Topeka store did all it could to ride the tide of tech

After 97 years, Wolfe's Camera is closing up shop



June 3, 2021 - 10:24 AM

Wolfe's Camera Shop in Topeka. Photo by Nick Krug

After almost 100 years in business, Wolfe’s Camera Shop in downtown Topeka is preparing to close its doors.

Two generations have run the store since its beginning in 1924. At one time the business had five locations, including a branch in St. Joseph, Mo., and as many as 50 employees. 

Its success came from its determination to stay current in a fast-changing field and do more than just sell equipment. Wolfe clientele held regular photography classes, helping develop not only artistic talent, but also a loyal clientele. 

Our goal … was to be the best, biggest camera store in a great distance. So you knew if you needed some hard-to-find something, you could go there and find it.Mike Worswick of Wolfe’s Camera Shop

Ownership also set itself high standards.

“Our goal … was to be the best, biggest camera store in a great distance,” said Mike Worswick, nephew to founder Harold B. Wolfe, in a recent interview with the Topeka Capital-Journal.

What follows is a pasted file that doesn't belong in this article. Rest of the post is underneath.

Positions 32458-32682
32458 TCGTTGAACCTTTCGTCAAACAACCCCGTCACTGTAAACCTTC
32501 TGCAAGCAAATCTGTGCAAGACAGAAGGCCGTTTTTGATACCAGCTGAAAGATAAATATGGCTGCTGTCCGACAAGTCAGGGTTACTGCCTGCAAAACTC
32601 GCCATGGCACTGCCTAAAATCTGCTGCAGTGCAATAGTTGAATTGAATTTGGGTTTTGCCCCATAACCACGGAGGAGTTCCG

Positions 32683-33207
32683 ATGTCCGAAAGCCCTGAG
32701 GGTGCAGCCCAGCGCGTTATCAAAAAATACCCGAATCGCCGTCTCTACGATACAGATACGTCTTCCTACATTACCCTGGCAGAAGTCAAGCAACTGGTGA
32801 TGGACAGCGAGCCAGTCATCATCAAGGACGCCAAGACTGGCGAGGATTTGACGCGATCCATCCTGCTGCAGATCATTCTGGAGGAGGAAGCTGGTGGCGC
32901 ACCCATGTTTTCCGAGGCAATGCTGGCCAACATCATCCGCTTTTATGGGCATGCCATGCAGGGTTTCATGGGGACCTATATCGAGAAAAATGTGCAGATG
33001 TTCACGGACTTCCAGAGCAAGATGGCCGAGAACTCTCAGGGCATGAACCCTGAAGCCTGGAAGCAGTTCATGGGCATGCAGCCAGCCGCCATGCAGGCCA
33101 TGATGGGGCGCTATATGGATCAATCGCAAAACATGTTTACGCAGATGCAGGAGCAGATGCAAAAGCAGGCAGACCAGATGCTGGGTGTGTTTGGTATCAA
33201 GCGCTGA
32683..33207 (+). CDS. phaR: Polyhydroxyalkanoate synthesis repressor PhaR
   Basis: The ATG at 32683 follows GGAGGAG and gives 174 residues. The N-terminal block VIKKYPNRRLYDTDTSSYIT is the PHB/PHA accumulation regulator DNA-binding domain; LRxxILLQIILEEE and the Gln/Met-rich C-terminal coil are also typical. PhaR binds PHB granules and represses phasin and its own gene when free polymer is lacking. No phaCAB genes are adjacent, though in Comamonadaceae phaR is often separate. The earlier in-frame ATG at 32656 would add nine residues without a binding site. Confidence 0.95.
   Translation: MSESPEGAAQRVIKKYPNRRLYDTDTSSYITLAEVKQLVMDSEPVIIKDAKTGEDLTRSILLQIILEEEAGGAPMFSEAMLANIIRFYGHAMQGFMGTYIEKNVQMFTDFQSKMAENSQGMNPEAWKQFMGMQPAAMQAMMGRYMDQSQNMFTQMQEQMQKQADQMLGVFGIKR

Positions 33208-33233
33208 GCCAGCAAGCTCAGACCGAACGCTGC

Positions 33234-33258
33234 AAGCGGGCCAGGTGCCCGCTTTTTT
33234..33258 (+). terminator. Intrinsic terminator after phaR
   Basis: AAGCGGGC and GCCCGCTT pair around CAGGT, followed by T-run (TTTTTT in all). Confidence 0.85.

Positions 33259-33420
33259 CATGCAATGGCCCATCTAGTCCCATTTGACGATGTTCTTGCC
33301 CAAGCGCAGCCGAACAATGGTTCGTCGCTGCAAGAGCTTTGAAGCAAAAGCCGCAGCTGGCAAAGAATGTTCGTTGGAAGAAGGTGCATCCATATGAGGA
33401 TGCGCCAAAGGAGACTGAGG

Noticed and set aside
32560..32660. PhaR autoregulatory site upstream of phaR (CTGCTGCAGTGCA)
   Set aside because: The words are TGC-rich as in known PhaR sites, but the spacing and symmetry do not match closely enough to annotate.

“So you knew if you needed some hard-to-find thing, you could go there and find it,” he said. 

Though it kept photography as its core, Wolfe’s expanded its inventory to become a one-stop electronics shop and over the years sold tape recorders, calculators, computers, audio and video equipment and even rented movies for a while. 

EVEN SO, the writing was on the wall that its days were numbered.

As with any field, technology has widened photography’s scope, and in so doing narrowed the profitability of its small business model.

Beginning in the 1990s, digital photography eliminated the need for film and its costly and time-intensive development. 

Today’s sophisticated cell phones have all but replaced instant and compact cameras. 

The nail in the coffin is the internet. Individual retailers such as Wolfe’s can’t compete with the discount prices and wide range of products of online electronics stores.

In recent years, face-to-face transactions at the Topeka store have comprised only about 12-15% of sales, according to Topeka photographer Nick Krug who visited with owners Wednesday afternoon (and shot the accompanying photo.)

DESPITE THE LOSS, the downtown location is prime real estate and hopefully will attract some other investor who, like the Wolfe and Worsick families, will give it their all.

— Susan Lynn